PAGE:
Entanglement, a game by Gopherwood Studios, takes advantage of the new possibilities HTML5 brings. It uses the HTML5 canvas element to control the graphics and Ajax (a combination of JavaScript and XML) to communicate with the Gopherwood Studios web server after each turn.

Entanglement is played on a board made up of hexagonal tiles. You start from the red point in the center: it marks the beginning of a path that you create as the game proceeds. Your goal is to create the longest path, twisting and turning around the board, while trying to avoid dead ends at the edges of the board as well as the center tile. The longer the path you create, the more points you receive.

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Dangerously Addictive

The 10K Apart contest mentioned here with increasing frequency has spawned a really impressive number of beautifully-executed HTML5 games. For my penultimate Beautiful Website of the Day post, I'm going to feature one more outstanding work that deserves attention and that takes advantage of some spiffy new technologies supported by Internet Explorer 9.

This game is called Lines, and it was created by Australian Web developer and JavaScript artist Dmitry Baranovskiy. The basic idea is to get five or more balls of the same color in a row. The game begins with a nine-by-nine grid of squares, three of which contain a colored ball. You take a turn by selecting one ball and moving it to a new empty square, so long as the destination can be reached by moving across only empty squares. After each move, three new colored balls are added to the grid. So it becomes harder and harder to move, as there are fewer and fewer empty squares and clear paths to them. But every time you are able to arrange five or more balls into a row, they're removed from the board, you score points, and no new balls are added. When the board is completely full, the game is over.

(One helpful feature: The board shows you what colors the next three balls will be, even if you can't predict where they'll be placed. And you can skip a turn at any time by simply clicking on the three-ball preview.)

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If You Thought Tetris Was Addictive…

When a Russian computer engineer unleashed "Tetris" on the world in 1984, he couldn't have known how addictive the game would prove, or how many billions of dollars in lost productivity it would cost worldwide. But given how things played out, it's no surprise that -- like Asteroids, which I covered here a few days ago -- Tetris has been ported to virtually every platform known to mankind. And for those who did eventually tire of the original version, there are all sorts of other so-called polyominoes games on which to waste hours and hours of time.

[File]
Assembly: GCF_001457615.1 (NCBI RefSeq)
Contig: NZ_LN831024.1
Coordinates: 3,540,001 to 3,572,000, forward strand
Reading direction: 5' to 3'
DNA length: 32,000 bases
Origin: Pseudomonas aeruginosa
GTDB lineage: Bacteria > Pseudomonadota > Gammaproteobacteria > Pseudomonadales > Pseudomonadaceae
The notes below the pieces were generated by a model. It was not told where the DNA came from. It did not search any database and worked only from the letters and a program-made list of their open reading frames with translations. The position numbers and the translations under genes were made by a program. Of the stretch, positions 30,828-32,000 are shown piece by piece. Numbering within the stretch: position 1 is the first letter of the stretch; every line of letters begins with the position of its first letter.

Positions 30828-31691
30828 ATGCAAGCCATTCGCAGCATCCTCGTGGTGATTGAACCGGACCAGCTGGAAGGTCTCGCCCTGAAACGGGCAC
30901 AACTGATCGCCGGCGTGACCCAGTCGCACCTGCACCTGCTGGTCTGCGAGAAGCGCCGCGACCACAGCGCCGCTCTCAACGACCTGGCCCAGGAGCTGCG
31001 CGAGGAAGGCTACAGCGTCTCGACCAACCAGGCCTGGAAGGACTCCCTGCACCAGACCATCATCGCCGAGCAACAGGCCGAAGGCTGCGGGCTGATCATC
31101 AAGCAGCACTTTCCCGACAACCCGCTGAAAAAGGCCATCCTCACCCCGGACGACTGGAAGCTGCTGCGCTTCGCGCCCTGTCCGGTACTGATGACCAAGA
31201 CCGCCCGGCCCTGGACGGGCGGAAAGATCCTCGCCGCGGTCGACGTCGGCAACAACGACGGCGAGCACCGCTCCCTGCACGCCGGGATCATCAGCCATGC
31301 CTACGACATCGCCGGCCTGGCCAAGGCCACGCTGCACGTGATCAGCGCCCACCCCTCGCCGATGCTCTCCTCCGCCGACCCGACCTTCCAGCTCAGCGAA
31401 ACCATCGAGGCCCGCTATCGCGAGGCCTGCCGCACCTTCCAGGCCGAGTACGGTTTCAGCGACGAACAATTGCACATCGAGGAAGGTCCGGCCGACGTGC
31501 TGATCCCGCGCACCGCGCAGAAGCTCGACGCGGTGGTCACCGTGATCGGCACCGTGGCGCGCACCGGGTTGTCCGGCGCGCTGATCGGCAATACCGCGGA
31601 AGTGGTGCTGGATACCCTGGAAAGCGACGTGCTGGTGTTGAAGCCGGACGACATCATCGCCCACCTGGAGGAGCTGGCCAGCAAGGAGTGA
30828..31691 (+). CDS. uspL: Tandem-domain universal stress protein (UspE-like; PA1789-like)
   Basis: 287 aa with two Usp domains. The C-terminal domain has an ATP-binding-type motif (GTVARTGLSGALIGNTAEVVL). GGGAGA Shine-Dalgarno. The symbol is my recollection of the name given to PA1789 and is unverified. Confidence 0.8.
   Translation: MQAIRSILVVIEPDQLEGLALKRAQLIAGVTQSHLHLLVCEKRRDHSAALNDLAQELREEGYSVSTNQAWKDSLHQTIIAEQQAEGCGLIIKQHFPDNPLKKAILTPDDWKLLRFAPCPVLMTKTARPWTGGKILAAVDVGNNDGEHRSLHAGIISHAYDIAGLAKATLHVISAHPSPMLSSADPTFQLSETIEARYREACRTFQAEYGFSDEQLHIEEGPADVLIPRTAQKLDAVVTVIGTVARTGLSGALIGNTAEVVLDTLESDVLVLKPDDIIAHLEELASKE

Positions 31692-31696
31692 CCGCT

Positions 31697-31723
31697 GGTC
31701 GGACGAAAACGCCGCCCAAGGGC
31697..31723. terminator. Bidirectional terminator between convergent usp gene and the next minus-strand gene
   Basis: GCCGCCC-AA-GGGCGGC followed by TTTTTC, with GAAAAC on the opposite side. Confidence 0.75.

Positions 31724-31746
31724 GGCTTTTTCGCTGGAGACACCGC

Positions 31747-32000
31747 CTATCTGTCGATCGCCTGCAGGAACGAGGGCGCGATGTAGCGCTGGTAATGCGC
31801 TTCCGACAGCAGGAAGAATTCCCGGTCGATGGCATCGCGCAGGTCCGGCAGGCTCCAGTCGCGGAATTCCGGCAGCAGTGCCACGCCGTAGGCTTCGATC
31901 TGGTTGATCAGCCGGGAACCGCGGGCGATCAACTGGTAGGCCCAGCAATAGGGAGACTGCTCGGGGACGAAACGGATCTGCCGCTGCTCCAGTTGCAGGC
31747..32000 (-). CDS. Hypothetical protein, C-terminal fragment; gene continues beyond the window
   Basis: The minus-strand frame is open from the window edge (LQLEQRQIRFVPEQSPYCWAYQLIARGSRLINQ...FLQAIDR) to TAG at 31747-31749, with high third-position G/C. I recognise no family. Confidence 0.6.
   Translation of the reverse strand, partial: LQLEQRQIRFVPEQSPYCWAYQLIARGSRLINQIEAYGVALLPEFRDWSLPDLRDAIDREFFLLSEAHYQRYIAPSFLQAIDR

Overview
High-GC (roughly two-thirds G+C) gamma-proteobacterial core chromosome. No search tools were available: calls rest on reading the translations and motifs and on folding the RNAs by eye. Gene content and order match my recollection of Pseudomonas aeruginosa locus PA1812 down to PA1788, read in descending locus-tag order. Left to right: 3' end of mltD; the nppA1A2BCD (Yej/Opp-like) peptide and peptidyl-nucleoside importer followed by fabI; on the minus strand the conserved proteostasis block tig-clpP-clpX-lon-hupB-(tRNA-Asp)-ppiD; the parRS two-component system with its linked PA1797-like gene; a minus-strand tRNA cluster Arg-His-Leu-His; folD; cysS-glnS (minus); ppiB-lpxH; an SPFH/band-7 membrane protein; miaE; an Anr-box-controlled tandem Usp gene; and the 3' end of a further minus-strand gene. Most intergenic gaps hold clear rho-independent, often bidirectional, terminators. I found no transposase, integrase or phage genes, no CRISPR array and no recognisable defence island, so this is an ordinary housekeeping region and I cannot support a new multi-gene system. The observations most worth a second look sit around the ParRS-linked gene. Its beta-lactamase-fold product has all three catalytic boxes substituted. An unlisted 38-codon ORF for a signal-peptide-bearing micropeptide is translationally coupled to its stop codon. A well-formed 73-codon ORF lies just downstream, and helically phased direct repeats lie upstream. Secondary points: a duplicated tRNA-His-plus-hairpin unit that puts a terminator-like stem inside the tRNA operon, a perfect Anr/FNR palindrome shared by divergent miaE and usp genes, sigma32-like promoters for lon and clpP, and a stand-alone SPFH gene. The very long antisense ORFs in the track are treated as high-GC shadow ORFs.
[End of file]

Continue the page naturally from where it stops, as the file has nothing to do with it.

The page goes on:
Among these is a challenging and very enjoyable permutation called "Torus." It's built entirely in HTML5 and JavaScript, and thus "Torus" runs natively (sans plug-ins) in Internet Explorer 9. As the topologists among you will know, a torus is a particular kind of mathematical surface whose properties may be summarized this way: It's a donut. In the game of "Torus," you're not maneuvering objects made of two-dimensional squares into a rising wall. Rather, you're maneuvering objects made of three-dimensional cubes into a rising tower -- a cylindrical shape with a hole in the middle (not exactly a classic torus, but a topologically equivalent surface).

"Torus" is actually three games. There's the traditional game, which is essentially "Tetris;" "Time Attack," which challenges you to clear as many rows as possible in three minutes; and "Garbage," a fiendishly difficult variation which starts out with a tower of sparsely arranged shapes and asks you to whittle it down to three rows as quickly as possible. It isn't for the faint of heart.